Anyone is free to travel anywhere, as long as they don't trespass on another's property rights, but this principle does not mean that the undertaking the journey is wise and worth the resources used in it, or indeed, whether the undertaking is a good use of time. These considerations are especially significant if the journey is very expensive and/or if it is dangerous to life. If the latter consideration is the case, we must ask whether the risk is worthwhile.
Now, space travel inherently dangerous because it involves humans operating in the most hostile of environments, using technology sometimes, nay oft-times, at its limit and working in an environment for which humans have not evolved to cope, for we evolved to dwell in the protective ambience of a wonderful planet, Earth.
So is leaving Earth wise? Well, we send sophisticated robots to the planets, and there is no harm in this, and we have visited the moon, though, let's consider this cautionary, no one seems urgent to return, there being no pressing economic and/or political or social need to send a manned crew there. But is there need to send crewed ships deep into space? It seems ironic that while society is busy replacing workers with robots we are considering sending a human-crewed craft into an area where robots have already done a good job.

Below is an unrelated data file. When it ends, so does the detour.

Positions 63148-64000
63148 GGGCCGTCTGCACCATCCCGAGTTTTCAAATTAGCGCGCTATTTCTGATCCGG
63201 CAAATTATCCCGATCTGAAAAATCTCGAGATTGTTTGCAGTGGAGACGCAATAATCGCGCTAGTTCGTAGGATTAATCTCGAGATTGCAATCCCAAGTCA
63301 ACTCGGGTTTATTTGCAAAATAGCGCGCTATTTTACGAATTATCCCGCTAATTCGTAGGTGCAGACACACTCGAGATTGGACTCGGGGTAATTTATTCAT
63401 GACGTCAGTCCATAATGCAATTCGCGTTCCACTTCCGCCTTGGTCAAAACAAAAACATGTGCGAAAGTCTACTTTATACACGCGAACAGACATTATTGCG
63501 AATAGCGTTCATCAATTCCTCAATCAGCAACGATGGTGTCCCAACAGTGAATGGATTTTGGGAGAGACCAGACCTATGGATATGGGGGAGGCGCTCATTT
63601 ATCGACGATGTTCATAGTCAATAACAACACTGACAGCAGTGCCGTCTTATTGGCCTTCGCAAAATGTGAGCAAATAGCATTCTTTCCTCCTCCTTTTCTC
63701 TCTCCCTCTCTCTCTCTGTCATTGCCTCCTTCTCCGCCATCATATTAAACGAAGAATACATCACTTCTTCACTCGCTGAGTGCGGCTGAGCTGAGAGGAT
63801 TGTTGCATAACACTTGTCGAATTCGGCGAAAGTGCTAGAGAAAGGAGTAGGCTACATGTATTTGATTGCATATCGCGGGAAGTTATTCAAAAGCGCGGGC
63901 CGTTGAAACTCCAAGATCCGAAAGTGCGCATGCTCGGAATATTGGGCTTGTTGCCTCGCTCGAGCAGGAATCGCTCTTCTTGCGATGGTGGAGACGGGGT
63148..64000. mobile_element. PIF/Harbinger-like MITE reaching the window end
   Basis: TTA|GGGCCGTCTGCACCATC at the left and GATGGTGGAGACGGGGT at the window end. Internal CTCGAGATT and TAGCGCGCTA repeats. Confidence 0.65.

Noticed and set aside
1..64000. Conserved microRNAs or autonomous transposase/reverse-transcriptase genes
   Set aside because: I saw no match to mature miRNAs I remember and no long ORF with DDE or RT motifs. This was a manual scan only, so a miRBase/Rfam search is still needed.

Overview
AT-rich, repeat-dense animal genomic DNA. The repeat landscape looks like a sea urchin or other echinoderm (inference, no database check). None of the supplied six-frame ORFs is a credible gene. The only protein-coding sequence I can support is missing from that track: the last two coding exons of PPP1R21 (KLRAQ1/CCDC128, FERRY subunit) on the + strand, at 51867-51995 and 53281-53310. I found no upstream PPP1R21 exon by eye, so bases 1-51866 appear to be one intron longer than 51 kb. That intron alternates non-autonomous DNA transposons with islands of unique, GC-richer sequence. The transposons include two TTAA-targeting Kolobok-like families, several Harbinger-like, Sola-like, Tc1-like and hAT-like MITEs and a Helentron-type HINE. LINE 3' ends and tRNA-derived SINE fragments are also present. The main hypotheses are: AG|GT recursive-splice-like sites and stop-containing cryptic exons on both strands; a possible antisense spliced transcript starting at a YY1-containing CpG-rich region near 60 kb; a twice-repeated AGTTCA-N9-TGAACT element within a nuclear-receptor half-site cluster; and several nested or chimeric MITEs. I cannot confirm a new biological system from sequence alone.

So what is the purpose of space travel? Science for science's sake? A good idea, but does it justify massive resources that could be used more beneficially elsewhere, and how much risk to human life can be justified in the cause of science? Science should benefit all humans, and so the gains from scientific progress must be weighed against losses to humans. The advance of science should not unnecessarily risk human life. Undertaking space flight is a great adventure, but humankind's great adventures of exploration always had a serious purpose. The adventure was a side effect of a journey of scientific discovery or economic enterprise.
There must therefore be an economic and/or social purpose for space travel commensurate with the risks and sacrifices that it involves. Finding a new home for humankind is not such a purpose, as only a tiny minority of humans could inhabit Mars, which is the only vaguely inhabitable planet other than Earth. Earth is our home and it is up to us to make the most of it, not ruin it then find somewhere else to ruin.